Expert discusses unmet needs in urologic care for LGBTQ patients

In this interview, Diana K. Bowen, MD, shares takeaways from the 2022 LUGPA Annual Meeting discussion, “Appreciating Diversity in Urology Care.”Bowen is an assistant professor of Urology at Northwestern University Feinberg School of Medicine.

You were part of the LUGPA discussion “Appreciating Diversity in Urology Care.” Could you share some takeaways from that session?

My talk was really focused on tips and tricks for welcoming any gender-diverse patient into your practice and how to make them have a great health care experience, both in the general clinic sense and for any urologic complaint they come in with outside of the bottom surgery aspect that we talk about so frequently. The takeaways are: don't make assumptions about any patients, ask them about their history, ask them their pronouns, train your staff to address patients in an affirming way—there are many resources for that—and understand that our gender-diverse patients have a history of having many unique barriers to health care, so it's even more important to provide an equitable experience.

Could you talk about some of the biggest unmet needs in urologic care for LGBTQ patients?

Specifically for our transgender and gender-diverse patients, there are still insurance issues and access issues in general. There's also a fear of the health care system; 30% of patients have had a negative health care experience. We are coming into a time where there are lots of positive changes with insurance and access. There's increasing acceptance culturally, and that's going to translate into more patients coming to see us. The more we can take down those barriers to entry—whether they be insurance, or being comfortable with using pronouns, preferred names, and correct terminology—the better.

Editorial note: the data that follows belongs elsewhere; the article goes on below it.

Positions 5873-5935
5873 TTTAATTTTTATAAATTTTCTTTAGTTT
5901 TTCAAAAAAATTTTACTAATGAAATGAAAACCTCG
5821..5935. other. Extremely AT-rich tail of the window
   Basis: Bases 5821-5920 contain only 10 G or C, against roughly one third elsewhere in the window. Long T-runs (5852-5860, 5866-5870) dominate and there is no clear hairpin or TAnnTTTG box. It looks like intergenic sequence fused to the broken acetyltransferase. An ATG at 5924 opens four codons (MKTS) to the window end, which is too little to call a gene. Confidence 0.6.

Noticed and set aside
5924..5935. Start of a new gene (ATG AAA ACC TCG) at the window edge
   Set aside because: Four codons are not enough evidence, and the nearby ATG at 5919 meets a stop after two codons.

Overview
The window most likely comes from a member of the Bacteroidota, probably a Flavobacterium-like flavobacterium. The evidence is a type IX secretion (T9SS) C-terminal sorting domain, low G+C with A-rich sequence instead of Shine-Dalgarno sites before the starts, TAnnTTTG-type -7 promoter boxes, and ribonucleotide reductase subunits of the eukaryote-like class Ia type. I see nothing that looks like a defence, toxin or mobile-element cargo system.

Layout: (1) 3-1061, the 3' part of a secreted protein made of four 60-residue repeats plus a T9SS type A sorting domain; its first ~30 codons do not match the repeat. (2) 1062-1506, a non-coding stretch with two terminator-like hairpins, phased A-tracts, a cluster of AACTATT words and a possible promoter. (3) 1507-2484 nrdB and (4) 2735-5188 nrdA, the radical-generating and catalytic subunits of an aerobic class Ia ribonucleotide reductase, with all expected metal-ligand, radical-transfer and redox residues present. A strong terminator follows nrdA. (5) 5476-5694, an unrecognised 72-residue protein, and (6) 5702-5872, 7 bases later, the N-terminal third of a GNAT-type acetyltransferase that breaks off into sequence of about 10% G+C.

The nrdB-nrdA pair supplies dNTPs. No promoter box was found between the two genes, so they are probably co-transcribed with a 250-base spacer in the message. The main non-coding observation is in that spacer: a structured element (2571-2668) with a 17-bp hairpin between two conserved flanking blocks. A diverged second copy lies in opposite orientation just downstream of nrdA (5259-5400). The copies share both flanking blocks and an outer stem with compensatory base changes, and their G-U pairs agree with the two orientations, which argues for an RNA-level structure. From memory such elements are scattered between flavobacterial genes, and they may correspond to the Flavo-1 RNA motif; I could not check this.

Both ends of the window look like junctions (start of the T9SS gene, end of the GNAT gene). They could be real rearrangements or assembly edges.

Could you discuss your own research interests and what you're working on currently?

We have a comprehensive program at Northwestern where we are involved in multiple different research projects, even outside of the urologic space. Specifically, right now, we're embarking on a prostate cancer screening project to better understand in our institution, which is all 11 hospitals in our system, what our rates of prostate cancer screening are in trans women or any non-binary patient assigned male at birth. That'll be important, because there's very little literature on that, so there's no guidelines. I have also just done a survey of the entire pediatric urology network as to how many providers are providing care for transgender patients and what the unmet needs are for adolescents as they emerge into adulthood.